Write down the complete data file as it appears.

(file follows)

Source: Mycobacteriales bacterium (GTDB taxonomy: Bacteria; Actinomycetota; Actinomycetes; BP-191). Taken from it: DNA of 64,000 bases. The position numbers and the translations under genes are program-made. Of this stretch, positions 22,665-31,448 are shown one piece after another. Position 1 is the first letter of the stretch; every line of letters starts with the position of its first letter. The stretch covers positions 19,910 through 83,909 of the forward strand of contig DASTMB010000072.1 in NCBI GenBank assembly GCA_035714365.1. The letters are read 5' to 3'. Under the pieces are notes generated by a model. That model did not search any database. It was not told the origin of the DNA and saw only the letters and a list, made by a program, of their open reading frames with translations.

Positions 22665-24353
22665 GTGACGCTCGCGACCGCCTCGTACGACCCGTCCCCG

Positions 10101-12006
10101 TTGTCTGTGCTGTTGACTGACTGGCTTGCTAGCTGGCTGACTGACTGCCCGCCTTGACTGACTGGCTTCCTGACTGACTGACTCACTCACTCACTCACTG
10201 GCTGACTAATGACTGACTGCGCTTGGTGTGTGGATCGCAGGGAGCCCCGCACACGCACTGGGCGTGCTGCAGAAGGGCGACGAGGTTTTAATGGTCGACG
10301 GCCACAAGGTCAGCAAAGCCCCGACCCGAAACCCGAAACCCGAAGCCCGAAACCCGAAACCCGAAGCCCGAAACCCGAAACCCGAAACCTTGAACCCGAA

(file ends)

Source: Mycobacteriales bacterium (GTDB taxonomy: Bacteria; Actinomycetota; Actinomycetes; BP-191). Taken from it: DNA of 64,000 bases. The position numbers and the translations under genes are program-made. Of this stretch, positions 22,665-31,448 are shown one piece after another. Position 1 is the first letter of the stretch; every line of letters starts with the position of its first letter. The stretch covers positions 19,910 through 83,909 of the forward strand of contig DASTMB010000072.1 in NCBI GenBank assembly GCA_035714365.1. The letters are read 5' to 3'. Under the pieces are notes generated by a model. That model did not search any database. It was not told the origin of the DNA and saw only the letters and a list, made by a program, of their open reading frames with translations.

Positions 22665-24353
22665 GTGACGCTCGCGACCGCCTCGTACGACCCGTCCCCG

Positions 10101-12006
10101 TTGTCTGTGCTGTTGACTGACTGGCTTGCTAGCTGGCTGACTGACTGCCCGCCTTGACTGACTGGCTTCCTGACTGACTGACTCACTCACTCACTCACTG
10201 GCTGACTAATGACTGACTGCGCTTGGTGTGTGGATCGCAGGGAGCCCCGCACACGCACTGGGCGTGCTGCAGAAGGGCGACGAGGTTTTAATGGTCGACG
10301 GCCACAAGGTCAGCAAAGCCCCGACCCGAAACCCGAAACCCGAAGCCCGAAACCCGAAACCCGAAGCCCGAAACCCGAAACCCGAAACCTTGAACCCGAA